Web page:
The NATO attack on Libya was a war crime, and naturally the U.S. Government was expected to join in. Barack Obama did not disappoint anyone. We overthrew Libya’s government by supporting Jihadists who are still tearing the country apart. It was a disgusting act of aggression, not merely against Gaddafi (who was not a good man), but against the people, and especially religious minorities, of Libya. They were left unprotected in a land of chaos.
So Thomas Friedman interviewed Barack Obama with the same objectivity one would expect from a report on a rock band by one of their groupies. Friedman wrote in the New York Times:
Obama made clear that he is only going to involve America more deeply in places like the Middle East to the extent that the different communities there agree to an inclusive politics of no victor/no vanquished. The United States is not going to be the air force of Iraqi Shiites or any other faction. Despite Western sanctions, he cautioned, President Vladimir Putin of Russia “could invade” Ukraine at any time, and, if he does, “trying to find our way back to a cooperative functioning relationship with Russia during the remainder of my term will be much more difficult.” Intervening in Libya to prevent a massacre was the right thing to do, Obama argued, but doing it without sufficient follow-up on the ground to manage Libya’s transition to more democratic politics is probably his biggest foreign policy regret.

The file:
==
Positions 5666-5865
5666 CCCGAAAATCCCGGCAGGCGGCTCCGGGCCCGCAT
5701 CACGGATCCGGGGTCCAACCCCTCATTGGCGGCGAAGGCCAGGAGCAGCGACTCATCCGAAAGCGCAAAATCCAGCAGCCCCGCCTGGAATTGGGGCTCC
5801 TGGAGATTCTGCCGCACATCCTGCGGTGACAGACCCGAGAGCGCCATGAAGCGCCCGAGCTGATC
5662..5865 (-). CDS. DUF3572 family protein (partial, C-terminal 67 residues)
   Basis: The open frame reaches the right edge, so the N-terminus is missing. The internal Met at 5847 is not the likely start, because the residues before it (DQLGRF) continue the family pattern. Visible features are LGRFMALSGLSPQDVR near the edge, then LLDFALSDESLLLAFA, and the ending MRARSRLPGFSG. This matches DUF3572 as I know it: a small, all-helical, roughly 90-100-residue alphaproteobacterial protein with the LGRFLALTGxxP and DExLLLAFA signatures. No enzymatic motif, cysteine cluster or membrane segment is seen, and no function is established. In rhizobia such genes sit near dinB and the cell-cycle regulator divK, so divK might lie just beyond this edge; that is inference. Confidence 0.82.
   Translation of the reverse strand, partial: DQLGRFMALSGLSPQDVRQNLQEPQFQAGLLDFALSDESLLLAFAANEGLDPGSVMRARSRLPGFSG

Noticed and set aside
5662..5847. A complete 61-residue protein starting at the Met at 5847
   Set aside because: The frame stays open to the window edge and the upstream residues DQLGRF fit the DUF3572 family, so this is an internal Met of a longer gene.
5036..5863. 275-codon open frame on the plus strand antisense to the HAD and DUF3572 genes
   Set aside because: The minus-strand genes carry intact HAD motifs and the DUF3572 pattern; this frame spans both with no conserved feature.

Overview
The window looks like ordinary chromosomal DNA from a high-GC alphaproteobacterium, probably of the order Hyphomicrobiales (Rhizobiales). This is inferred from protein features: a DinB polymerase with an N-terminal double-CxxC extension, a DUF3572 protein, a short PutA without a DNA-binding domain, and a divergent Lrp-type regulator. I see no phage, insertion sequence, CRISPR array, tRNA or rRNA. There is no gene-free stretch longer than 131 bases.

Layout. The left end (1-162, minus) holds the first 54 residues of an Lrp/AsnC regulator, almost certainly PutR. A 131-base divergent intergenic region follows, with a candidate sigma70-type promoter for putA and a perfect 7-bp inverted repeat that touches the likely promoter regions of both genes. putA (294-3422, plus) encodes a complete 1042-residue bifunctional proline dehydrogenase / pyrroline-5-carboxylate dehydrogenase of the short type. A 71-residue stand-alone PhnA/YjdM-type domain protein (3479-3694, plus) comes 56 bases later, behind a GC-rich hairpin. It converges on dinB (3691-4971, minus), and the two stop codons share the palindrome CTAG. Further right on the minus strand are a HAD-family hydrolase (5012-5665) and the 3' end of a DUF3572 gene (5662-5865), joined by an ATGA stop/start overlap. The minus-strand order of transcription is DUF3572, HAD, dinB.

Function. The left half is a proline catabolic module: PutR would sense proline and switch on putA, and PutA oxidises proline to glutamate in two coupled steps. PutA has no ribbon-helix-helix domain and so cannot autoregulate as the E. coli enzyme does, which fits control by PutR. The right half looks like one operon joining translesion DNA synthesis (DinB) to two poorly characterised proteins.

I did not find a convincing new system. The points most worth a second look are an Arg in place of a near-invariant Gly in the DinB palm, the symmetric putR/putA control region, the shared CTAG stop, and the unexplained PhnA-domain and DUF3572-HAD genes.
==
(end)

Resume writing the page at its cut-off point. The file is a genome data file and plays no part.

So what did President Obama think was going to happen after the bombs stopped dropping? Many critics opposed this idiotic intervention precisely because it was obviously going to leave the country in chaos. None of the decision-makers cared. And the way they intervened was hardly “an inclusive politics of no victor/no vanquished.”
“I’ll give you an example of a lesson I had to learn that still has ramifications to this day,” said Obama. “And that is our participation in the coalition that overthrew Qaddafi in Libya. I absolutely believed that it was the right thing to do. … Had we not intervened, it’s likely that Libya would be Syria. ... And so there would be more death, more disruption, more destruction. But what is also true is that I think we [and] our European partners underestimated the need to come in full force if you’re going to do this. Then it’s the day after Qaddafi is gone, when everybody is feeling good and everybody is holding up posters saying, ‘Thank you, America.’ At that moment, there has to be a much more aggressive effort to rebuild societies that didn’t have any civic traditions. … So that’s a lesson that I now apply every time I ask the question, ‘Should we intervene, militarily? Do we have an answer [for] the day after?’ ”
Libya is Syria now, or worse. The President is pushing pretense on top of pretense. Barack Obama launched death and destruction on a country, according to his own confession, without any idea how to produce a stable and safe nation.